A clear and simple way to convert a string to integer in C++/CX

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A clear and simple way to convert a string to integer in C++/CX

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Oh my.  No one really cares about this, but it has just annoyed the heck out of me that there is clear cut instructions on how to use the text in a textbox in XAML with C++/CX.  And this blog is just a place for me to put my personal instructions on how to convert the XAML textbox text when using C++/CX. 

Nothing against the existing documentation, let’s face it, there are bigger fish to fry then just how to use user input in C++/CX, after all we haven’t really thought about that in the past.  There are many ways to do any one thing in C++ and then on top of that you have the C++/CX innovations (or for the ISO C++ programmers, other comments can be inserted at this point).  Add on top of that of years of different approaches, I just don’t know what is the most efficient.

Download the code from:



Let’s get started:


In the case of XAML add the following grid, as usual your project name will vary, etc.  Now XAML is much more interesting than what I show in my blogs, so read Jerry Nixon’s blog for more on XAML.

    <Grid Background="{StaticResource ApplicationPageBackgroundThemeBrush}" Margin="2">
        <Button x:Name="btnMultiply" 
                Content="Touch to multiply" 
                HorizontalAlignment="Left" VerticalAlignment="Top" 
                Height="135" Width="446"
                Tapped="ExampleTapped" />
        <TextBlock HorizontalAlignment="Left" VerticalAlignment="Top" 
                   Height="54" Margin="10,169,0,0" Width="260" 
                   TextWrapping="Wrap" Text="Type in a number less than 1000" 
                   FontFamily="Global User Interface"
        <TextBlock HorizontalAlignment="Left" VerticalAlignment="Top"
                   Height="54" Margin="10,271,0,0" Width="260"
                   TextWrapping="Wrap" Text="Click button and number is multiplied by two" 
                   FontFamily="Global User Interface"
        <TextBox x:Name="txtNumberToMultiply" 
                 HorizontalAlignment="Left" VerticalAlignment="Top" 
                 Height="131" Margin="275,135,0,0" Width="171"
                 Text="" TextWrapping="Wrap"  />
        <TextBox x:Name="txtNumberAfterMultiplied" 
                 HorizontalAlignment="Left"  VerticalAlignment="Top" 
                 Height="131" Margin="275,271,0,0" Width="171"
                 TextWrapping="Wrap" Text=""/>


PCH.H Adds

In you pch.h file add the following include statements (I also show the existing ones):

// pch.h
// Header for standard system include files.
//Following lines is included with the blank template
#pragma once
#include <collection.h>
#include "App.xaml.h"
//The following lines are added by you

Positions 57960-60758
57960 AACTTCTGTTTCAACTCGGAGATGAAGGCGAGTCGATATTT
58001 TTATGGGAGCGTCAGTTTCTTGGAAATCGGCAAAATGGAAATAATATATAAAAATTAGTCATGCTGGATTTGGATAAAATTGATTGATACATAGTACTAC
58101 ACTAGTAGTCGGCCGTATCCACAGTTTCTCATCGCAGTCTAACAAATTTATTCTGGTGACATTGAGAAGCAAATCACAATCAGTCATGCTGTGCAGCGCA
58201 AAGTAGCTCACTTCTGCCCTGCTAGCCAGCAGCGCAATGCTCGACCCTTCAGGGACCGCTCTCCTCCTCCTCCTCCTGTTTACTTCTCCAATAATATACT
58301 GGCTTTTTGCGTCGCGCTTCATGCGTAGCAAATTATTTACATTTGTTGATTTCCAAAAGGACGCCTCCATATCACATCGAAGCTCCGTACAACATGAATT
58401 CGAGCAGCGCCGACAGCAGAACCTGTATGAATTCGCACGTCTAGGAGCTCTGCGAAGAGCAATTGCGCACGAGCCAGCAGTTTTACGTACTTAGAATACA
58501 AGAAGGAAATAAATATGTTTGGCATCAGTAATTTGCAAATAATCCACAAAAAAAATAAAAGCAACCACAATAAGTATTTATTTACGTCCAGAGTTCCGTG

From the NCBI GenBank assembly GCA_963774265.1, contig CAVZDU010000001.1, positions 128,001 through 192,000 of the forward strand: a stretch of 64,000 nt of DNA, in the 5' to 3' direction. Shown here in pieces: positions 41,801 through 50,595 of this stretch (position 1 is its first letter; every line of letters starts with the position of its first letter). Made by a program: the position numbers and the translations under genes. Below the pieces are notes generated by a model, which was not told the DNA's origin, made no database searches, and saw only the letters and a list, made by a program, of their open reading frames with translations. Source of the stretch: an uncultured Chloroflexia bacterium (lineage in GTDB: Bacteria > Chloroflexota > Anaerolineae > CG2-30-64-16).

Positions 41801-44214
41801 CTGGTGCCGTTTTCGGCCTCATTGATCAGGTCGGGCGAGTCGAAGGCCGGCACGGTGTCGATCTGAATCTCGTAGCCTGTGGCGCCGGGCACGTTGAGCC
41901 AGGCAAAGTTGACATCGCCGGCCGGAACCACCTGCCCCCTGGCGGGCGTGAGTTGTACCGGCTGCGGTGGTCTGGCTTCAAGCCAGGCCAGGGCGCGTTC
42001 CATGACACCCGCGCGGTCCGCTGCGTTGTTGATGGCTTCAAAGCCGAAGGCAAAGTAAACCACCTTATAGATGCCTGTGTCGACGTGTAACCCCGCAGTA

#include <stdlib.h>
#include <stdio.h>
#include <errno.h>
#include <iostream> 
#include <sstream> 
//End of the lines included by you


Global scope on the MainPage.XAML.cpp

Make sure to add the following using statement:

using namespace std;

Tapped Event

In my tapped event, yours will be different, or mine in the unknown and unknowable future, look like the following.  If you think getting to this point was easy, it wasn’t, I was trying to keep this simple and reproducible.  If this is not the most efficient please send me an email with the more efficient code.  Finally, this should be made into a class or a function, but I didn’t do so just to keep this really simple.



void MultiplyByTwo::MainPage::ExampleTapped(Platform::Object^ sender, Windows::UI::Xaml::Input::TappedRoutedEventArgs^ e)
    //Use the Platform string to set up a shorter easy to use version of the string out of the textbox
    //This will allow the use the std library wstring object
    String^ str1 = txtNumberToMultiply->Text;
    //Convert the the String^ object to a string that can easily be manipulated 
    //No test for valid data in this blog, could be a later post
    wstring ws1( str1->Data());
    // Create a wstringstream object to convert the wstring to integer
    wstringstream convertor;
    //create a integer, to hold the coverted variable
    int ws1_int;
    //Convertor object can do a bunch of stuff so take a look at how it works, 
    //but keeping things simple
    convertor << ws1;
    convertor >> ws1_int;
    //Do some work, in this case multiple by two
    ws1_int = ws1_int * 2.0;
    //Convert the int back to string
    txtNumberAfterMultiplied->Text = ws1_int.ToString();

Run your project

Your project should run and look something like the following, if you type in 444. 



  • Did you add the following line:

using namespace std;

If you don’t, then the wstring object won’t be available

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